“The odometer counted up, as the fuel dwindled down, more kilometers on the bikes
and gradually the surroundings began to change…”
Our arrival to Matamata the day before, two hours from Auckland, allowed us to start our journey West to East, riding the fattest bit of the North Island. The weather forecast called again for no rain, lucky for us! We managed to get an early start, and headed south west towards Te Kuiti. Our cunning plan to follow the back roads was thwarted by the damned Garmin box, squawking at us to turn left and right at imaginary roads until it wrote it’s will at the dead end adjacent of a long impassable lake. Realizing the errors in our ways, we hand fed it the route piece by piece until we could cross the lake and follow on towards the main road back towards Otorohanga.
The previous afternoon we had topped our tanks in Meremere and felt we had the range to make it to Te Kuiti. We were well into our reserve by the time we rocked into town. The GPS goof up had added a few unwanted kilometers on our steeds, but KTMs accurate reserve count down (or count up) kept us up to date on whether we would be walking or not. In Te Kuiti, before we refueled, we stopped for a quick bite at the Bosco Cafe. Sluggish after our afternoon feed we took our time on departure, where I promptly laid my grey stead on its side coming out of a awkward parking lot. With nothing bruised but my pride, we got it up in the nick of time, and headed off to fill up before departing southbound.
We made good time from Te Kuiti to Taumarunui, passing minimal traffic, as it was mid week and we weren’t on one of the main tourism routes. At Taumarunui, we decided to turn on to SH43 “The Forgotten Highway” and fill up our tanks. Unfortunately for us, all service stations were towards the town centre, not on the outskirts. A sign flashed and informed us there was no fuel for 150km, our mental math gave us a small buffer and decided we would eventually and hopefully end up in Stratford the next day on fumes.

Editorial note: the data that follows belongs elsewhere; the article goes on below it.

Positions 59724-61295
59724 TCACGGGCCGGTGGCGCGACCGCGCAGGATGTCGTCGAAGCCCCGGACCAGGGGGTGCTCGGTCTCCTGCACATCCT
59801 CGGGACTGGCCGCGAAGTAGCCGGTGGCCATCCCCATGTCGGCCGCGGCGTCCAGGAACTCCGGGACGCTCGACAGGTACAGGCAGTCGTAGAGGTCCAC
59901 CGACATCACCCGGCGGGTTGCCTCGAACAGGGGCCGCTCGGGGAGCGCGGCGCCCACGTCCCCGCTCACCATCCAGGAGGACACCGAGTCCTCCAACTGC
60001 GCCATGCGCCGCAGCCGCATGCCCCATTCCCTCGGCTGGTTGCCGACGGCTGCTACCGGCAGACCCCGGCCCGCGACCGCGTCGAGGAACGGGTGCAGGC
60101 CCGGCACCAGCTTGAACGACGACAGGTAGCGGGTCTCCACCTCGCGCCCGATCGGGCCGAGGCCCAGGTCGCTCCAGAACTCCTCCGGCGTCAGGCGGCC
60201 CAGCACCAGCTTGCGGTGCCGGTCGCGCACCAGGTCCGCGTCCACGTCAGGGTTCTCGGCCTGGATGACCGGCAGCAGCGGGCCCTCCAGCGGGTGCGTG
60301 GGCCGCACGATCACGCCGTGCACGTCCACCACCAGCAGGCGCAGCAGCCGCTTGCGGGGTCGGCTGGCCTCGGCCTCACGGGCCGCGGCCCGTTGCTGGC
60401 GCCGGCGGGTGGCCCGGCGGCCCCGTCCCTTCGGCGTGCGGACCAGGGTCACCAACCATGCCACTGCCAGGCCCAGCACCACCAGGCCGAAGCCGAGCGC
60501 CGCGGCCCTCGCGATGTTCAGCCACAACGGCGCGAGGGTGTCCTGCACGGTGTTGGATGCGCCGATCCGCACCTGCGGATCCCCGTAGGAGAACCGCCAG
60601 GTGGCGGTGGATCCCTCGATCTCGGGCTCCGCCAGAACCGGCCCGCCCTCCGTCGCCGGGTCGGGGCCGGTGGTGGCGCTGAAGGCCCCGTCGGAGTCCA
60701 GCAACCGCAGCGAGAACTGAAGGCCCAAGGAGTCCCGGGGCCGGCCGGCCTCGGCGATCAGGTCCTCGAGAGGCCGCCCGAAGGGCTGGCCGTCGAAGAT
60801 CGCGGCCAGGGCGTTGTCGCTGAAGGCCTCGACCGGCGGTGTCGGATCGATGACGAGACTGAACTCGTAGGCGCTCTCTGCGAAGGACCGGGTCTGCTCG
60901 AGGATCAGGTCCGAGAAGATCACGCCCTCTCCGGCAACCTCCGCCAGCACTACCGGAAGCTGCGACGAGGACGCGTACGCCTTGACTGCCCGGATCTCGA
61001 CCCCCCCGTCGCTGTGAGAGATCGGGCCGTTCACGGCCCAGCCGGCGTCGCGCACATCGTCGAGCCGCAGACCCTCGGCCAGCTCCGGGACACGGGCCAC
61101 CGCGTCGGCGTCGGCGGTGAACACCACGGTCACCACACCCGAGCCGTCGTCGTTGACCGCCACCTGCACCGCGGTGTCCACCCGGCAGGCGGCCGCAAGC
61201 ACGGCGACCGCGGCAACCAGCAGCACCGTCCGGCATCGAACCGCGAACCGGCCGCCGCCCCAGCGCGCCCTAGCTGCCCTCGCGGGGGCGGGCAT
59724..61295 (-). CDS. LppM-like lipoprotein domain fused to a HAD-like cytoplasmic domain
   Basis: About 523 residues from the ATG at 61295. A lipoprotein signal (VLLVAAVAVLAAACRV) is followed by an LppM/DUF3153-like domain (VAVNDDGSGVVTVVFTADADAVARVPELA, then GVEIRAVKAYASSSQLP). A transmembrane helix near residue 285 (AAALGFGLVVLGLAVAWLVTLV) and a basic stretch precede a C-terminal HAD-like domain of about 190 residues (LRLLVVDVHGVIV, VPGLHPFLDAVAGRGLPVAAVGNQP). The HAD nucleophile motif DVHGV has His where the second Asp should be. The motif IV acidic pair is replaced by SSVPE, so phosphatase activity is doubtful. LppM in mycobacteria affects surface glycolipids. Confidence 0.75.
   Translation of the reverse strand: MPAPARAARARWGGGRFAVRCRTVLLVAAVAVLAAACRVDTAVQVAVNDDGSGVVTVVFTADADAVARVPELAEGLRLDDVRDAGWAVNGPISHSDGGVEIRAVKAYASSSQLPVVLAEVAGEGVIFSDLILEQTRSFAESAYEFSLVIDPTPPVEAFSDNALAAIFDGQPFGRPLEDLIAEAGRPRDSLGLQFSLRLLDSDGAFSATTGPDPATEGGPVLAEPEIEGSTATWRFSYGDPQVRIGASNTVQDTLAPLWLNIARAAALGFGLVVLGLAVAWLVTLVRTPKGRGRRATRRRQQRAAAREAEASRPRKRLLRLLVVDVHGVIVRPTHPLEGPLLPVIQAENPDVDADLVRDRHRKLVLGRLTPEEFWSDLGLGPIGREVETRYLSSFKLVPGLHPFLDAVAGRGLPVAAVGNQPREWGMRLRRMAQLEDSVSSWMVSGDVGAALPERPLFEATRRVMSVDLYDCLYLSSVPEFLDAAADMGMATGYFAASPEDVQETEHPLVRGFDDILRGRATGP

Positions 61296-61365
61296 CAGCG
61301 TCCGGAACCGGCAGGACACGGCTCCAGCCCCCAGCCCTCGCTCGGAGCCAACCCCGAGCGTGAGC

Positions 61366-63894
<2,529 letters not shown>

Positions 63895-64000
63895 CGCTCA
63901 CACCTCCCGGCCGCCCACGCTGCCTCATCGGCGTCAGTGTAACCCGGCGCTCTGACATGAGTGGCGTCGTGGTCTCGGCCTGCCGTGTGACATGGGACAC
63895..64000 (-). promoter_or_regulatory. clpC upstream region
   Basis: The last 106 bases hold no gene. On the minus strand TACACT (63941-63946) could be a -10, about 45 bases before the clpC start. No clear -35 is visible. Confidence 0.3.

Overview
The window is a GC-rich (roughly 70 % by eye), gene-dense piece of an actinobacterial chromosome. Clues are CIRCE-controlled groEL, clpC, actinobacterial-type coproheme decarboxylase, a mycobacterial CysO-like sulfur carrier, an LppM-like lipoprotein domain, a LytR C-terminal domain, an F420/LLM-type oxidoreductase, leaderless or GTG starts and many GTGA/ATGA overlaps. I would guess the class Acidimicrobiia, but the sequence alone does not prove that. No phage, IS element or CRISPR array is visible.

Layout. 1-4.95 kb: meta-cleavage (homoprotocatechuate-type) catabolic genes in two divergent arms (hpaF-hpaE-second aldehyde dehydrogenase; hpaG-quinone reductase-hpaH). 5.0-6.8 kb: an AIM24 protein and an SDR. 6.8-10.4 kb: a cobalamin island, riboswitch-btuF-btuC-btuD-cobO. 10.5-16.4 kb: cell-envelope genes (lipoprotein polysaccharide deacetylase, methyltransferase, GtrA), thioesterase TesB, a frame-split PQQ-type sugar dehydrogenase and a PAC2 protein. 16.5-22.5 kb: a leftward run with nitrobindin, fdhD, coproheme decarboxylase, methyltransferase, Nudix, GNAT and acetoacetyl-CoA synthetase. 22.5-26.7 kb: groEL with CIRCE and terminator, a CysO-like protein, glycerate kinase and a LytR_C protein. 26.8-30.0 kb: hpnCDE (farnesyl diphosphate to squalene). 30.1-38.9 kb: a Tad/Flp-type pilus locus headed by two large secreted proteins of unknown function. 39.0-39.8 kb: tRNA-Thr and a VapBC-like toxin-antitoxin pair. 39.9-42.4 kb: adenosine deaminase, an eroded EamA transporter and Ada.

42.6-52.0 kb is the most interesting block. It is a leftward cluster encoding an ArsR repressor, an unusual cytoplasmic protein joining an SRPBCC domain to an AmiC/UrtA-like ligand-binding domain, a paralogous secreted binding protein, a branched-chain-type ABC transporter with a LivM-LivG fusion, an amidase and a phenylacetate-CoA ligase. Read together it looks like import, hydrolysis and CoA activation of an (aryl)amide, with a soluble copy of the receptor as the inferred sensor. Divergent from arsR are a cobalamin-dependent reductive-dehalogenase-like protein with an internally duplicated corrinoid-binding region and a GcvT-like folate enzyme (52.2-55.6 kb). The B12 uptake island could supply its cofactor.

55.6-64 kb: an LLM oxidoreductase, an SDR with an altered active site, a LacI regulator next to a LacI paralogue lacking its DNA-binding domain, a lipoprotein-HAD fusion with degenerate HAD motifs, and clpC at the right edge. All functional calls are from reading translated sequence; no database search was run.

The journey was sedate as we miserly calculated fuel economy figures, down SH43 a narrow sealed road hanging off the bank of the Whanganui river which deposited frigid waters from the nearby Mount Ruapehu. Further along the road, the feeling of being in New Zealand’s never ending rolling hills recedes into a distrust that we crossed the border into “No Mans Land”. We were both a bit surprised, as we expected the forgotten highway to be lush sub-tropical forest with a narrow ribbon of tarmac cutting its way through the hills. Instead we were staring at farms, pastures, and scenery.
The odometer counted up, as the fuel dwindled down, more kilometers on the bikes and gradually the surroundings began to change, lush forests, streams, and even some light gravel sections added into the mix. Slowly we made our way through, stopping when we could to take photos, and just enjoying the amazing scenery; this was the SH43 that we wanted to experience. Luckily we weren’t in a mad panic, as it isn’t a highway that you could come close to averaging 100km/h on. Some sections were so narrow that the KTM with panniers fit the width of the entire lane. The narrow roads added to the already hippo like feeling the luggage bound KTM projected. We chuckled thinking how camper vans must have a blast on the road.
We started seeing signs showing our destination and the distance on them. These helped to reaffirm our previous mental fuel calculations. The lush forest ended, giving way to more rolling hills adorned with bushes with cone shaped purple flowers. Not far from Whangamomona, we entered a small one lane tunnel with no lights. That was an experience, and the photos speak much louder than words.
With a true lack of climatic finality, we entered “The Republic” as the locals call The Republic of Whangamomona. A derelict sign greeted us showing a population of 40. The main street was a gathering of relics, weeds and an echoing silence. Plaques adorned each building stating its integral roll in the history of the town. Some buildings like the Hotel still functioned, others like general store were no more than a pile of kindling. After we unloaded our gear in our “100 year hotel room” we strolled down for a cool drink and to marvel at the artistry on the walls of the bar. A very “colorful” collage of photography and drawings sprawled across the walls. The locals were very proud of their republic status, though we couldn’t see what the hoopla was about over a bunch of slightly charred rickety old deserted buildings.
By the end of our journey we begun to understand the “forgotten” term in “the forgotten highway”. The derelict nature of the communities along this route was staggering, and it was sad in a way, to see how people tried to survive and make a living but in the end, it was all fruitless.